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How the Database Can Hurt Your Startup

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Note: the following details a serious, expensive class of bugs that your project may have, but that many don't know about. Out of necessity, I'll lightly touch on technical details.

I was hiring developers for a large, complicated application. I happened to mention to one of the more promising candidates that the application was fairly write-heavy and we might experience some performance concerns later. This developer, with years of experience and skills across multiple technologies that might have been of use to us, replied "you're going to either need to shard your database or switch to NoSQL."

That was enough to guarantee they didn't get the job.

It's a distressingly common problem: with absolutely no understanding of how the database was designed or what the application did, an experienced developer made a strong declaration about how to fix a problem we didn't yet have. In fact, when companies hire me for consulting, one of the first things I do is examine the data storage layer. It's often in pretty bad shape and a constant source of bugs because developers learn SQL and think they understand databases.

If you take nothing else from this article, take this: learning how to write and optimize SQL has as much in common with designing a database as being an expert mechanic qualifies you to design a car.

Data Quality Woes

In many startups, there's not a lot of up front money, so a qualified DBA is viewed as a luxury rather than a necessity. As a result, the devs choose a data storage tool based on what they're comfortable with instead of what the project actually requires. MySQL is so popular and easy to use that many developers choose it out of habit, tune a few parameters for performance, and start developing.

As the project grows, data issues are noticed and get fixed on an ad hoc basis. Variants of the following bug abound:

mysql> create table example (tooshort varchar(3));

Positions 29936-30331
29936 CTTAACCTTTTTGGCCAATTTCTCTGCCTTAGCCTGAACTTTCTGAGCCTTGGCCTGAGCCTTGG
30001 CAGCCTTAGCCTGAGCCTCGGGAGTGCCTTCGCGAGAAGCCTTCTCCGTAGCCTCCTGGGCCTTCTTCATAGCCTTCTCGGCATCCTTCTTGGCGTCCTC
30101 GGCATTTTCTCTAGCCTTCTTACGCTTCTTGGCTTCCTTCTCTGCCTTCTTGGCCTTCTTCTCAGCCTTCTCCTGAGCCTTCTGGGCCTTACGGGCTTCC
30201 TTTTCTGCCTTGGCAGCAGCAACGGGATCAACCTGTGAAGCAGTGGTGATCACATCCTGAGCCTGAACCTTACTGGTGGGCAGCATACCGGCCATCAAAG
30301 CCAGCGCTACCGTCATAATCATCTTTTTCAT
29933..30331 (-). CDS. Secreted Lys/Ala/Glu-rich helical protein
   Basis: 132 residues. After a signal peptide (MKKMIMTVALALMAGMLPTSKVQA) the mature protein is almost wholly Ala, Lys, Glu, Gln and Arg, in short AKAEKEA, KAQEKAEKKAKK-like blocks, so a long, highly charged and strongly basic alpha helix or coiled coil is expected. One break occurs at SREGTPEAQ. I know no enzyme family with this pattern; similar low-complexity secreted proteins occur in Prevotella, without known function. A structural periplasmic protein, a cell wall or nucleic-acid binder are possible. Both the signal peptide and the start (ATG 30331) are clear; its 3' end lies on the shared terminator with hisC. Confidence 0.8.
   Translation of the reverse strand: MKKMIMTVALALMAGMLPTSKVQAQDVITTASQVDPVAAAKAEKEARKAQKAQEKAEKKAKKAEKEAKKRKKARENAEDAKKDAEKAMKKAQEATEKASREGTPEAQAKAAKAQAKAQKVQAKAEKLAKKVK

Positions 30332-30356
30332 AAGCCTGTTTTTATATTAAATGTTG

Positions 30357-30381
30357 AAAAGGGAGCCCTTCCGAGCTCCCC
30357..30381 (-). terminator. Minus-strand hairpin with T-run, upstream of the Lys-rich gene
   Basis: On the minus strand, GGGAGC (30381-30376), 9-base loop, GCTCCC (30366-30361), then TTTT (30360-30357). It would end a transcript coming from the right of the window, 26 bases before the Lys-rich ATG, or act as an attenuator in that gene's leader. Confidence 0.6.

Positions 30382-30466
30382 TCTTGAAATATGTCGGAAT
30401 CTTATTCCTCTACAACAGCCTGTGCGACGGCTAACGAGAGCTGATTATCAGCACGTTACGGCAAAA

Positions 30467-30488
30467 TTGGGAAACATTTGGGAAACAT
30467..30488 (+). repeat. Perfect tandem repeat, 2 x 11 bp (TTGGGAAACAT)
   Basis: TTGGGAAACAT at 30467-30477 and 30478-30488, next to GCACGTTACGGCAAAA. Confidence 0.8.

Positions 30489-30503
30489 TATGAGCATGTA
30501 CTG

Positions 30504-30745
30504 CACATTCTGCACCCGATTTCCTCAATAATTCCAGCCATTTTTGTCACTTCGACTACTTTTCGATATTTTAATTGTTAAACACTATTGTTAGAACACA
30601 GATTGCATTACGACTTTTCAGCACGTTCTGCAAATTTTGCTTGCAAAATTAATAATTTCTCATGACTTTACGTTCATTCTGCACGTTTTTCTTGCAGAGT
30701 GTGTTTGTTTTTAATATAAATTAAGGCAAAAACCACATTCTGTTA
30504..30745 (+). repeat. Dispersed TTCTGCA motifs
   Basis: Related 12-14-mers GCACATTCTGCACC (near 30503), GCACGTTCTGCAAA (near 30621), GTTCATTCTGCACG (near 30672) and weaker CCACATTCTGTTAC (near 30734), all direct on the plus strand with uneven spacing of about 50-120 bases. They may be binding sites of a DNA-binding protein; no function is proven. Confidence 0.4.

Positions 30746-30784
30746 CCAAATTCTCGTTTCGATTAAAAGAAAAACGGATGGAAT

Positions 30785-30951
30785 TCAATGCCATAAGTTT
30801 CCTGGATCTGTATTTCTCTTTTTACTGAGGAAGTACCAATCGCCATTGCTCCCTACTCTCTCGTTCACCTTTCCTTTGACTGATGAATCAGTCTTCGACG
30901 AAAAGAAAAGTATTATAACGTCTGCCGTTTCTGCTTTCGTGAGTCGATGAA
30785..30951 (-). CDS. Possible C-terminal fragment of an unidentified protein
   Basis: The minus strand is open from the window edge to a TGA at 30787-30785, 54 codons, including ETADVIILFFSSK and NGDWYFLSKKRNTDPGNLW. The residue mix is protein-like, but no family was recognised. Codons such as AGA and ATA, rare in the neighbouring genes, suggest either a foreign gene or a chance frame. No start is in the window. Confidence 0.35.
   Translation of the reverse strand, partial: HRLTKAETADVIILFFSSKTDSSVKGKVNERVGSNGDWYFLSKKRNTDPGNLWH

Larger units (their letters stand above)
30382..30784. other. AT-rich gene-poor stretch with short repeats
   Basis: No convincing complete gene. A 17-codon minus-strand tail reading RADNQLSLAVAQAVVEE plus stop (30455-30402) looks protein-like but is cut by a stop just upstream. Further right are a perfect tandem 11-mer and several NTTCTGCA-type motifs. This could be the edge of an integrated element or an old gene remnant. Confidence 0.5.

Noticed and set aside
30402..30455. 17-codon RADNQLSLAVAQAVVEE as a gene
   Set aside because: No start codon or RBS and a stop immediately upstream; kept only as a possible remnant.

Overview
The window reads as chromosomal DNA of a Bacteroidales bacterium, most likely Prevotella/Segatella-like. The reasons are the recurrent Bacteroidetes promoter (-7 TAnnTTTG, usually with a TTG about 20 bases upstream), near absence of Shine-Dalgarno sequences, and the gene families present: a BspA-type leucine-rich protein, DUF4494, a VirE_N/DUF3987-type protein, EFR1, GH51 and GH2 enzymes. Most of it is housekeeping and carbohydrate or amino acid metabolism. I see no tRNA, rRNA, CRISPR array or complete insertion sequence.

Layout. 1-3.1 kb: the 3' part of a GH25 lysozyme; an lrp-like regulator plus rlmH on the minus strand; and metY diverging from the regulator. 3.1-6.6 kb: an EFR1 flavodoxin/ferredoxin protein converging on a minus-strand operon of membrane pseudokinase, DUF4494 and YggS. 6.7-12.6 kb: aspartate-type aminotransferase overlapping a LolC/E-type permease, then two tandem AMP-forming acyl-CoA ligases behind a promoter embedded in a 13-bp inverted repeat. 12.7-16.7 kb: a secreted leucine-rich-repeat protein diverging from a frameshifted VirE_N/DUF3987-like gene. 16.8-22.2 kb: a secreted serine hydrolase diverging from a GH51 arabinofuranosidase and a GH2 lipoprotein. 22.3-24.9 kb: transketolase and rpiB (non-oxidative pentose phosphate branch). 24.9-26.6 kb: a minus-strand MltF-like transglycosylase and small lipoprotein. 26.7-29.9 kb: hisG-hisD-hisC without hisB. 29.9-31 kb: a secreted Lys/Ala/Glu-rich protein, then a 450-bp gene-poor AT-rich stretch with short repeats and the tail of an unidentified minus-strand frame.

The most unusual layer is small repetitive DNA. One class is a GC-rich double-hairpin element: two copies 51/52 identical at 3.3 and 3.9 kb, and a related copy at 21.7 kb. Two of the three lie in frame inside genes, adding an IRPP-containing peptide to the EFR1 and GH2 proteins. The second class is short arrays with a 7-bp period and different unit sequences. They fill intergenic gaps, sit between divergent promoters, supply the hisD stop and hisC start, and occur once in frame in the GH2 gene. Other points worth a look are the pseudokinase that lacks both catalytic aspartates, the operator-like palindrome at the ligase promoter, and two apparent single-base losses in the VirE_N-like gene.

Query OK, 0 rows affected (0.00 sec)

mysql> insert into example (tooshort) values ("12345");
Query OK, 1 row affected, 1 warning (0.00 sec)

mysql> select tooshort from example;
| tooshort |
| 123      |

As you can see from the above, MySQL happily truncated the data, throwing away valuable information. It issued a warning, but most applications ignore database warnings. For one of our clients, we found two years of analytic data had to be thrown away because of this bug, even though this warning was issued on every insert.

Once developers learn about MySQL's strict mode, they often try to enable it, only to watch the application crash and burn because it was written with the assumption that division by zero produces NULL values instead of errors, "0000-00-00" is a real date, and many other tiny problems. These same applications usually lack foreign key constraints, or use them inconsistently. And more than one developer has solved deadlock issues by not using database transactions.

By the time strict mode is finally enabled, there's a layer of bugs in the database and a layer of related "strict mode workarounds" in the application level. It becomes expensive to maintain and much development effort is spent on correcting existing problems rather than build new features that could earn new business.

Those who use Oracle or SQL Server often have databases just as bad, so this isn't just a "MySQL thing." Curiously, we've noticed that our clients who use PostgreSQL tend to have better quality databases, possibly stemming from a database community which is obsessed with data quality.

Performance Woes